Akka anti-patterns: shared mutable state

When I work with clients on designing actor systems there are a few anti-patterns that seem to make it into initial, non-reviewed designs no matter what. In this series of short articles I would like to cover a few of those.

Anti-pattern #1: sharing mutable state accross actors

One does not simply walk into another actor's state

Even though the Akka documentation points this out in various places, one of the favourite anti-patterns I’ve seen is use is sharing mutable state accross actor boundaries.

What do I mean with this? Well, let’s have a look at the following actor:

This actor has some state (the stateCache) that presumably hold information that it needs in order to function.

By sending it the GetState message, this state is passed verbatim – in other words, by reference – to the sender requesting the state through the State message.

So what’s the problem here exactly?

The actor model is a model, not a framework

The actor model provides the illusion that inside of an actor, everything is single-threaded. One message is processed after another, there is no way that two messages could access an actor’s inner state concurrently and therefore it is perfectly fine to modify mutable state inside of an actor as a result of receiving a message.

Well, except if you share the mutable state of an actor outside of that actor. If you do this (for example as shown in the code above) then there is no guarantee that another actor will not concurrently try to access or modify said state. And suddenly the illusion falls apart and all of the nice guarantees provided by the actor model no longer hold true.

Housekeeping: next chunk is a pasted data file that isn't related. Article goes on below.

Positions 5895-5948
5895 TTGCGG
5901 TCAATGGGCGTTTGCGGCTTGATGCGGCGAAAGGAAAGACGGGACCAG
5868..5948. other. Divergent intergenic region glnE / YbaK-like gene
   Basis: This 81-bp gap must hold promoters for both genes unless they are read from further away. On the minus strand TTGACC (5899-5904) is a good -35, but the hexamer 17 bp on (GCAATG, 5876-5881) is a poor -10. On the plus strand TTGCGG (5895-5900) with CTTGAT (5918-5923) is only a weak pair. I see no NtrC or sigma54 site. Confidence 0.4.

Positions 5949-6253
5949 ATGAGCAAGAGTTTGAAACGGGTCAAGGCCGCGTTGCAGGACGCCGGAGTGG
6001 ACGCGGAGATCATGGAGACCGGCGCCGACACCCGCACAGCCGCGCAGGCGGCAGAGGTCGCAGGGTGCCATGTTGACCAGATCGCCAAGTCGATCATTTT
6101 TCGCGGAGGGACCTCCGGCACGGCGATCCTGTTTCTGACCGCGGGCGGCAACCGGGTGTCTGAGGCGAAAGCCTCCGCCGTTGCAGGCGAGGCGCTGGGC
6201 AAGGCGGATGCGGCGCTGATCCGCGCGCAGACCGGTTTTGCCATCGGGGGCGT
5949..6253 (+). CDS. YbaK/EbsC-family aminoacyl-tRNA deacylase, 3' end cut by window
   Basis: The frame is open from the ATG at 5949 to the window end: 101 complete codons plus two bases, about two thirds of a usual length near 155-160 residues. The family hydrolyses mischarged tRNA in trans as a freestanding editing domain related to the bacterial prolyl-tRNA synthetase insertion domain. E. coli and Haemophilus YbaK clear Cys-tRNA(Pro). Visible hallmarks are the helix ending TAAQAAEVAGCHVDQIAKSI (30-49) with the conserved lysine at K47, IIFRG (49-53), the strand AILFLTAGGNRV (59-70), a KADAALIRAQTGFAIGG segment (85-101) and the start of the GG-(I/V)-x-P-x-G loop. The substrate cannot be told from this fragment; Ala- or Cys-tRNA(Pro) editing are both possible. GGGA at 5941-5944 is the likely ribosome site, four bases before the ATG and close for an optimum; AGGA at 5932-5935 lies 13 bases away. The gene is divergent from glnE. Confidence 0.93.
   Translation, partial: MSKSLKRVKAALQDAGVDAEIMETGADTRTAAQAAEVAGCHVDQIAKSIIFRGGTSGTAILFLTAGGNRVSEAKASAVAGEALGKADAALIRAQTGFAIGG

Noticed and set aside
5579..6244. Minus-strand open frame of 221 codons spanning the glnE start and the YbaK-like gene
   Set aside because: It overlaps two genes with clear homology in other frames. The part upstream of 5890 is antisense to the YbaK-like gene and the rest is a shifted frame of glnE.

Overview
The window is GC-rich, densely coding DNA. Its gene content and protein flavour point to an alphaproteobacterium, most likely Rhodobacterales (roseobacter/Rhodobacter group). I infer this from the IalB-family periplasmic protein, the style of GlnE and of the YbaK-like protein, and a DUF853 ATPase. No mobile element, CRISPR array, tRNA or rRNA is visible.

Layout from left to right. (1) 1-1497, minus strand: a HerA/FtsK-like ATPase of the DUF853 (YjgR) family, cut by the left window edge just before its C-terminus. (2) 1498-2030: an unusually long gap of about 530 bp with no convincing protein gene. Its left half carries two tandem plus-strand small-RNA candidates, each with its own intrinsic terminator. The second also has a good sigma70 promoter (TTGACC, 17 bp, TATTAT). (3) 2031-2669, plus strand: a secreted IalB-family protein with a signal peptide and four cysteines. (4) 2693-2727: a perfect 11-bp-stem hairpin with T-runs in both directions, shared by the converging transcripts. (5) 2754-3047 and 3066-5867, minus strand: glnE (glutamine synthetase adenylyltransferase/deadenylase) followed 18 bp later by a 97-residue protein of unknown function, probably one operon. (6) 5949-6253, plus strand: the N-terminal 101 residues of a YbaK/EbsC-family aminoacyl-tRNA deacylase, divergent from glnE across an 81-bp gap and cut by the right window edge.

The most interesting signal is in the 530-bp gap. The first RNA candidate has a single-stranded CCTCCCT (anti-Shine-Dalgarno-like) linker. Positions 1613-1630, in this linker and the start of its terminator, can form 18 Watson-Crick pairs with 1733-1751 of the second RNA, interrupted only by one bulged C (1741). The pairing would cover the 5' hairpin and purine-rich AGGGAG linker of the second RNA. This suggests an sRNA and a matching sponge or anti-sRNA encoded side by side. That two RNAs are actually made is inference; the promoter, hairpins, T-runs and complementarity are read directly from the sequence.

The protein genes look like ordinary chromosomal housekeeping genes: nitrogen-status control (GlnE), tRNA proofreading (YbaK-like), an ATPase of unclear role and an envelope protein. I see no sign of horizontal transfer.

“I know”, you’ll say, “but I promise I will only read from this state in other places”. That’s cool for your actor and all, but it is not going to help you, because:

One thread is like no other


Internally what makes Akka Actors “tick” is a nifty little thing called a dispatcher. Every actor has a dispatcher, by default the same dispatcher is shared accross the actor system but you can use specific and separate dispatchers for individual actors if you would like.

The dispatchers job, roughly speaking, is to distribute the work (the messages) of one or more actors accross a number of threads. The default dispatcher is backed by a ForkJoinPool (very nicely explained here) and therefore juggles several actors and threads. This means, amongst other things, that subsequent messages processed by an actor may not necessarily be handled by the same thread.

Ergo, if you share the mutable state of your actor outside of your actor and hope that by having a reference on the state you will always be able to read the latest version of whatever data you’ve shared, you are in for a bad surprise given that multiple threads will see different versions of your shared mutable state.

“I know”, you’ll say, “but I will use a ConcurrentHashMap and everything will work then, right?”. Wrong.

Mind the gap

Sharing shared mutable state across JVM and network boundaries - but how?

Sharing shared mutable state across JVM and network boundaries – but should you?